Wednesday, 11 January 2017

Glaucous Gull

It was blowing a gale today when I stopped off at Shawell on my way to Northampton. Most of the gulls were hunkered  down in a field very close to the village. I stopped briefly and managed to spot a large adult male Caspian Gull amongst them. I didn't hang around, as it was very windy.

I moved to the lagoons where there was only about a 100 gulls on the water and most were mobile due to the wind. I almost left straight the way, but I decided to see if any gulls were on the bank. The gulls were strung out in a line towards the bank and the last one was a mighty juvenile Caspian Gull.

Juvenile Glaucous Gull, Shawell A5 Lagoons
Juvenile Glaucous Gull, Shawell A5 Lagoons

Saturday, 7 January 2017

Yellow-legged Gulls (Larus michahellis)

Since 2013 I have been studying and photographing Yellow-legged Gulls at Portimao, which is in southern Portugal. The fish harbour there attracts many gulls and they are generally quite confiding and allow close approach.

Amongst the gulls are some tricky individuals that don't quite conform to the rules. The first-winters can be very difficult to separate from Lesser Black-backed Gulls. Some of these are not typical of the nominate Larus michahellis michahellis and a few may well be L.m lusitanius, or be closely related.

For anyone with an interest in these gulls I have put together a gallery of images.

CLICK HERE to access the gallery

Yellow-legged Gull


More From Shawell

Since January 1st I have visited Shawell a few times, as I'm sure you've already guessed. No white-winger yet, but there's loads of time.

The gull numbers are building up well. c6000 Black-headed Gulls and well over 3000 Herring Gulls have painted the site pale grey. Amongst these I've pulled out four Caspian Gulls, two second-winters and two adults. A first-winter gull could well be a Caspian, but it may not be from pure stock, so I haven't made my mind up about it yet.

Amongst the Herring Gulls are some obvious eastern birds. The Finnish ringed one is still around and several adults have nice yellow legs, long wings and a Caspian Gull like primary pattern. I see this type every January and speculate that they come from the Baltic area. Colour ringed Herring Gulls ringed in northern Norway confirm that northern argentatus HGs are visiting us in Leicestershire.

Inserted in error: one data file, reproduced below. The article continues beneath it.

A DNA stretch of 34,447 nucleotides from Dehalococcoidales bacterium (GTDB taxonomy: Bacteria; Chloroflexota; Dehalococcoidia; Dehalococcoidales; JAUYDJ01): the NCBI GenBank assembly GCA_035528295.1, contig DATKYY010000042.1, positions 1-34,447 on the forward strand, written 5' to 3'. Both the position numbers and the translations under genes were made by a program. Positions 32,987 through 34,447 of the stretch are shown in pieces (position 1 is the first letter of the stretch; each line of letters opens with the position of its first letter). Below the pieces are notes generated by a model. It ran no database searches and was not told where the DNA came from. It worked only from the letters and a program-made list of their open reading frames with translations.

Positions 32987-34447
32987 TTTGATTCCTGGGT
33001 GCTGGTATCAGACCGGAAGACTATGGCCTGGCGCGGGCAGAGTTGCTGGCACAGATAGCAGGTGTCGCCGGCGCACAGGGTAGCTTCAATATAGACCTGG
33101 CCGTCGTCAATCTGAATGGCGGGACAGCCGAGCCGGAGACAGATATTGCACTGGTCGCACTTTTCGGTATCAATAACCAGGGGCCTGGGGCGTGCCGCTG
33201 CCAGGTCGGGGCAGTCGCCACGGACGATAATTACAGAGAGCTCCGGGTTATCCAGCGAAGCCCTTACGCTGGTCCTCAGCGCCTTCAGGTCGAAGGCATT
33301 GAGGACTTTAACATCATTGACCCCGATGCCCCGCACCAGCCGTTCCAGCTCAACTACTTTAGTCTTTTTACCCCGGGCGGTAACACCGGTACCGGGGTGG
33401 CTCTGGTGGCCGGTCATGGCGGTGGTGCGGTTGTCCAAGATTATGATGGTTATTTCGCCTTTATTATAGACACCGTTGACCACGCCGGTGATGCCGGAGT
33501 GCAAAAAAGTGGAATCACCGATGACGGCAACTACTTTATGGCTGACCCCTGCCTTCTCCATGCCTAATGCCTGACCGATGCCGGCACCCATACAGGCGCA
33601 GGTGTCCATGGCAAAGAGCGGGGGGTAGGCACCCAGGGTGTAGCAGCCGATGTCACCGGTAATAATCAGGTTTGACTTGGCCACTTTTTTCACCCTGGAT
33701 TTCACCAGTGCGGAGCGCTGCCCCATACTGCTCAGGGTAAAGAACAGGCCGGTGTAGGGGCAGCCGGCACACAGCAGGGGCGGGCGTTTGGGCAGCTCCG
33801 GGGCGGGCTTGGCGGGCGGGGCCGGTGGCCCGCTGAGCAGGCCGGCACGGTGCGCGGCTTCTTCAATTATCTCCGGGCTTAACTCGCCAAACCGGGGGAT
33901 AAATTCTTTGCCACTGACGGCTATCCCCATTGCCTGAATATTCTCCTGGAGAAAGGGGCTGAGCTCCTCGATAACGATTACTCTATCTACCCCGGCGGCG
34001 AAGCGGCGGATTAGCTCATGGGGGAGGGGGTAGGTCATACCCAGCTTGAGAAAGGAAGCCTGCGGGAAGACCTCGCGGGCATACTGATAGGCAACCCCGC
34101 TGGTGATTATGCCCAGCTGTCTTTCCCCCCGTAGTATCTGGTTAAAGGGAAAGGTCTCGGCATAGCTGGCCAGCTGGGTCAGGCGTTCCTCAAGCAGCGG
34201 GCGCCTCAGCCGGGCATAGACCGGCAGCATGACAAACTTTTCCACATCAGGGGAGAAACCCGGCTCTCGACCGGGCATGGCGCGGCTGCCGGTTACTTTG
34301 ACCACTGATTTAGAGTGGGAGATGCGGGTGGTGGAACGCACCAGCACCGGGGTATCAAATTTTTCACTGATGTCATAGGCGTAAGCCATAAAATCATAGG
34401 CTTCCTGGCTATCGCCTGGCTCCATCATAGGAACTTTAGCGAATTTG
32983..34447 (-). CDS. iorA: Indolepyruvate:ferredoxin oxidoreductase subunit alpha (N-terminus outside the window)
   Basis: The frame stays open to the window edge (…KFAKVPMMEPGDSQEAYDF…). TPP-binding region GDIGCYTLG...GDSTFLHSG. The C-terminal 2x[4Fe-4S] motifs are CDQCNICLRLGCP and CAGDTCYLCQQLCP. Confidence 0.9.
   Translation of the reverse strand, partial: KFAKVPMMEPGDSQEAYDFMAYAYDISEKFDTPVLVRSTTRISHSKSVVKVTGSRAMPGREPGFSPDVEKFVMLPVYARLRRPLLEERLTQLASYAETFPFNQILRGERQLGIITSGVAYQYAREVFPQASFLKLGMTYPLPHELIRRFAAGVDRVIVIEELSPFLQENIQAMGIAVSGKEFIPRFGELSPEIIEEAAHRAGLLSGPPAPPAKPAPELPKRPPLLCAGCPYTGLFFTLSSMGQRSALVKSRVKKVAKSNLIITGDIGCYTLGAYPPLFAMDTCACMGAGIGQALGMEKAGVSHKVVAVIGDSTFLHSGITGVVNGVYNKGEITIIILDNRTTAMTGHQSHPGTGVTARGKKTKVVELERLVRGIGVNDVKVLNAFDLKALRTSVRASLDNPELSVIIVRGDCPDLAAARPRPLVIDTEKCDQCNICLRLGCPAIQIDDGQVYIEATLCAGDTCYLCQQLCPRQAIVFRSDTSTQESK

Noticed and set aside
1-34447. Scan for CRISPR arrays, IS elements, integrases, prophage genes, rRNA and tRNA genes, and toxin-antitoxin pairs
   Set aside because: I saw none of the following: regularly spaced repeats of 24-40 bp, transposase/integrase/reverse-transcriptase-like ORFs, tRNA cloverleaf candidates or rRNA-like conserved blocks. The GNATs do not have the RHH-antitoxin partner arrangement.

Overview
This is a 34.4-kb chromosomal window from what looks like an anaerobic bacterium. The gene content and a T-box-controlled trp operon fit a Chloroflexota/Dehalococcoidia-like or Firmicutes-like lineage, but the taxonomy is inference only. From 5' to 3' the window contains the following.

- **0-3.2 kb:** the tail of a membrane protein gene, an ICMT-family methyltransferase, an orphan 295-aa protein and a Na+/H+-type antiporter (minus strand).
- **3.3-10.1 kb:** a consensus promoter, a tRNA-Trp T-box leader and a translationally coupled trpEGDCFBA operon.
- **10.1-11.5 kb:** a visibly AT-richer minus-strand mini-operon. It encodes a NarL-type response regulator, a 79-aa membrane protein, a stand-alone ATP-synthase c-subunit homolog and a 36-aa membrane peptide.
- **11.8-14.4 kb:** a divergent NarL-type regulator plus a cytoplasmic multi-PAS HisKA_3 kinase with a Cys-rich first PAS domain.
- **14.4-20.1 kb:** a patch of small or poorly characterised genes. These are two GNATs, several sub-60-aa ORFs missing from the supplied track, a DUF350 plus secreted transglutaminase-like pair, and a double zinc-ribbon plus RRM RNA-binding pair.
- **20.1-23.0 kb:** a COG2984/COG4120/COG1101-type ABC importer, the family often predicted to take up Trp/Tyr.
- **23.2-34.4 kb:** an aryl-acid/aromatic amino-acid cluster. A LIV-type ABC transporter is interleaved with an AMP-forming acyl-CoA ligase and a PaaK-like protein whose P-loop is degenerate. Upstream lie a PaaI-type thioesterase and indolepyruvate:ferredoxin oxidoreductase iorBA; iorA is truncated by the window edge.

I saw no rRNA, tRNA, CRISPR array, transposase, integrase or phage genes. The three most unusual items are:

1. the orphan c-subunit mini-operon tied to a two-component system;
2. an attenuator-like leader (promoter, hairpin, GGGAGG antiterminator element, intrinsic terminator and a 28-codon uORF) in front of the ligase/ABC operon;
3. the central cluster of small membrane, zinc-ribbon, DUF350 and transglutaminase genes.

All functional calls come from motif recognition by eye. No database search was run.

Below is a video I took yesterday afternoon during a brief stop off at the lagoons. I was surprised to see iced up areas. The first gull is a stocky second-winter Caspian Gull, then a first-winter argentatus. This should be from northern lands, as it is still in juvenile plumage. They breed later, so the young gulls are behind in their development compared to those born further south.

The second video shows a first-winter Caspian Gull regurgitating its lunch. its a good job it did. Thank goodness we are trying to cut down the amount of plastic bags we use. I took this video just before the end of 2016.

If not already set to HD then change the setting for best results.




Saturday, 31 December 2016

Surf Scoter at Rutland Water

On Tuesday an immature scoter was spotted off the dam at Rutland Water. Its identity was revealed when it wing flapped and showed plain brown wings. Velvet Scoters have a white wing panel, so this bird was a first-winter Surf Scoter - a county first!

I was at work most of this week, so I had to wait until this morning to go for it. I thought I'd made a bad decision setting off early as it was very foggy on route. Luckily the fog wasn't too bad near the dam, although it was still very murky.

The Surf Scoter was still associating with a small flock of Tufted Ducks near to the shore about halfway along the dam.


Wednesday, 28 December 2016

Shawell Again

Since my last update I have visited Shawell a few more times. One of the highlights for me is welcoming back returning colour-ringed gulls. The Herring Gull pictured below returned to Shawell on December 17th. It was ringed in Finland in 2007 and since 2014 it has wintered at Shawell. Today I saw a Herring Gull that was colour-ringed near Kings Lynn. I have seen that one (1Z1B) ever winter since 2012. I also saw German ringed Caspian Gull (XNDJ) again today - that one has also been returning to Shawell regularly since 2014.

Adult Herring Gull (note the yellow legs), Colour-Ringed in Finland C02CN

The A5 Lagoons are a bit hit and miss these days, due to disturbance from various creatures including a man who walks round the edge of the lagoons fairly regularly. I haven't caught up with him for a chat yet, but I will. As a consequence I have been devoting most of my time to watching the gulls at the sand quarry next to Cotesbach Landfill site. The good thing there is that all the gulls have there legs out of the water. As a result I get to read more colour-rings.

There are at least seven Caspian Gulls around at present: three adults, one 4CY, two 3CY, one 2CY and one 1CY. The 1CY was seen by Martin Elliot, but I can see from his photo that I saw it in both September and October.

The 2CY in the video below showed very well this afternoon. The video doesn't do it full justice as the lovely silver grey of the mantle and the median coverts has lost something. Nevertheless it shows how distinctive the body shape is compared to the nearby Herring Gull.